By Jeremy Essig
By Jason Robinson
By Hans Morgenstern
By Joseph Hess
By Peter Gilstrap
By Julia Burch
By Jeremy Essig
By Nathan Smith
After taking our seats up front, we're greeted by Minister Rodgers. "It's fin to be Hammertime again," he exults. Rodgers, once part of Hammer's touring entourage, orchestrated the Hammer appearance with the cooperation of his pastor, Elder Terence Coleman, in conjunction with the church's Teen Conference 2001. Before leaving, Rodgers assures us that he'll get us an interview with Hammer before the night is over. We inquire delicately as to when that might be, knowing how impolite it is to ask but fearing that our companion, Vintage Vinyl guru/rock-dude extraordinaire Jim Utz, will miss the Mystikal concert he's supposed to attend later that night. "Well," Rodgers says with a mysterious chuckle, "we do like to have church around here."
Indeed they do. In the next few minutes, hundreds of people file inside, squeezing into the pews or standing patiently in the wings until a spot opens up. Women dressed in cute little nurses' outfits hover expectantly. They're obviously acting in some official capacity -- they have nametags and everything -- but we're not exactly sure what that might be. Several people get up to speak, but no one monopolizes the pulpit. Instead of the preach-a-thon we expect, we're treated to hours of sexy, sweaty, foot-stomping gospel music. Worshippers shout and testify, clap and sway, sing and speak in tongues. "I just can't get over how great that rhythm section is," Jim marvels. Neither can we. Or any of the other sections, for that matter, from the amazing teenage choirs to the brash, funky horns to the just-this-side-of-outside guitar-and-organ stylings. We keep expecting the band to break into "B.O.B." or "Maggot Brain." When we bliss out and mentally revise "I want to know if you love the Lord" to "I want to know if you can get to that," we could swear we're at a Funkadelic concert, circa 1971. Yep: It was that great, even without beer.
Then Sister Tammy Dees takes over and manages to bring it all up a notch. Radar Station has, it must be acknowledged, absolutely no expertise in the evangelical arts, but anyone with a cursory appreciation of oratory would agree that Sister Tammy is a genius. She makes us laugh; she makes us cry; she speaks in tongues. She sings and chants and soliloquizes like a cross between Etta James and Lisa Kekaula of the BellRays. Just seconds before we break down and surrender ourselves to Jesus -- yeah, yeah, we're a slow study -- she disappears. "No one should ever have to follow Sister Tammy," Jim notes sadly.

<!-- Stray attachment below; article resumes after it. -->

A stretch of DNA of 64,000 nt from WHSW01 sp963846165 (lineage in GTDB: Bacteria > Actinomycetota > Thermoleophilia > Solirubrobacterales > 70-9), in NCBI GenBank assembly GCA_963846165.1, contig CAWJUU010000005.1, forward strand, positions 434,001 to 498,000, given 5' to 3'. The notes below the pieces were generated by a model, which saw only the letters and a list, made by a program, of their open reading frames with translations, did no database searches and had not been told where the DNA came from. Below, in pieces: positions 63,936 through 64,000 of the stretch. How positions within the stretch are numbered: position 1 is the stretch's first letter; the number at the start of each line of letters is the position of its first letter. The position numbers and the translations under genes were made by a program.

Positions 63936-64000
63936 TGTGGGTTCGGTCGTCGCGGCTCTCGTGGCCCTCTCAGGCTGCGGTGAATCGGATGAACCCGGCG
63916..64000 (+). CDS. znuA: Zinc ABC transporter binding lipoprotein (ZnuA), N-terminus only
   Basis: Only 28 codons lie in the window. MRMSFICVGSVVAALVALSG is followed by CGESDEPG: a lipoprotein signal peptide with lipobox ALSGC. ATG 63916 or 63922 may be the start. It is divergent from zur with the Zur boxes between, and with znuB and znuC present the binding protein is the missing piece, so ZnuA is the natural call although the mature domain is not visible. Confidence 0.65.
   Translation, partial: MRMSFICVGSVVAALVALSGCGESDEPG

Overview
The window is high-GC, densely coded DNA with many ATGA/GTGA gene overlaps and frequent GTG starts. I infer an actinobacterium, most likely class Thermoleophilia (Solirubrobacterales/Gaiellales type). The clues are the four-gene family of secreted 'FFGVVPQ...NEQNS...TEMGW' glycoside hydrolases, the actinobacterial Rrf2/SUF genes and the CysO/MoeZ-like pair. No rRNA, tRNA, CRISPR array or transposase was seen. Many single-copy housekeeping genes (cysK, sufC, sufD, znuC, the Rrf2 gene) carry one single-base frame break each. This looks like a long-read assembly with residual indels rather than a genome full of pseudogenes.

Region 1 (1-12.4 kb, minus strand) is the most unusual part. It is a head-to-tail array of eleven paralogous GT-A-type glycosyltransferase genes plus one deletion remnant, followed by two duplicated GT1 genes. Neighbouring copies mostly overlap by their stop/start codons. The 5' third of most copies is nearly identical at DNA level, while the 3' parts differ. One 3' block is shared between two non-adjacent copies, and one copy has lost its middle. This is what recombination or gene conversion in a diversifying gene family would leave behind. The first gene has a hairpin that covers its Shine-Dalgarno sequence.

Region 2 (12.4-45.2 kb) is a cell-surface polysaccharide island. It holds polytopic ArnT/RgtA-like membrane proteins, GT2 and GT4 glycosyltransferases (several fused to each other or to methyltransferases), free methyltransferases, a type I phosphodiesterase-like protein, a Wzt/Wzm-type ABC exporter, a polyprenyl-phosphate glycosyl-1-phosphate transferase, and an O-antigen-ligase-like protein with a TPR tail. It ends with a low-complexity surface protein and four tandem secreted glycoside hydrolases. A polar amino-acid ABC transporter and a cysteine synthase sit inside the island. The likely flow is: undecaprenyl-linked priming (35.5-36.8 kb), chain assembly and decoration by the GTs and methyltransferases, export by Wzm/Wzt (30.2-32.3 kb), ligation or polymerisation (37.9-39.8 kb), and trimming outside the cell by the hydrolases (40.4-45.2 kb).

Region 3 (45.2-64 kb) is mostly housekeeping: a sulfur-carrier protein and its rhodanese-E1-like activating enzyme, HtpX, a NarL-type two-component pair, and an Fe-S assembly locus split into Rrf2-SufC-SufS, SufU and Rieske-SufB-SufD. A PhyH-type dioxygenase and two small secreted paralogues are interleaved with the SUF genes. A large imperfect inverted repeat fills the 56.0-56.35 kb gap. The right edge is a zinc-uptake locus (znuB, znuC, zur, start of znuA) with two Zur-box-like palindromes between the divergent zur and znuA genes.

At this juncture, we're summoned by Minister Rodgers. We reluctantly tear ourselves away from the music and make our way to a reception area in the back. There before us stands Hammer, who is not, to our disappointment, wearing baggy trousers or wielding a polo mallet. "I just bought a public company," he says, when we ask what he's been up to. "It starts trading tomorrow -- fiberoptics, broadband, wireless technology. Entertainment-wise, we just finished MC Hammer: The Movie, which is an MTV/VH1 production. It's the story of my life, and it'll be out in October. Also in October, I'll go to Africa for the MC Hammer Africa World Tour, which is bringing awareness and money for medicine to deal with the HIV/AIDS epidemic. But I'm here tonight from a ministerial standpoint to deal with supporting this church, Pastor Coleman. I came for the youth."
Asked whether he ever plans to combine rap and religion, Hammer says no. "While there may be those who say they applaud it, at the end of the day, they tally the numbers, and the community doesn't support Christian hip-hop. With over 100 million individuals claiming Christianity, gospel music is at the bottom in sales. A lot of people talk the talk, but they ain't walkin' the walk."
We angle shamelessly for a big, dramatic redemption story, but Hammer informs us that he's always been saved -- even back when he was tight with Death Row Records CEO/über-thug Suge Knight. "Suge Knight is representative of someone in every city in America," he explains carefully. "In that surrounding, what one feels is that your life can be shortened, but I've always been a follower of Jesus. I wasn't as much worried about soul as life. There were times when I thought I needed to be in a position of obedience with my Father so I could be more of a benefit to those who are around me; whether it's Death Row Records or East Oakland, it's all the same."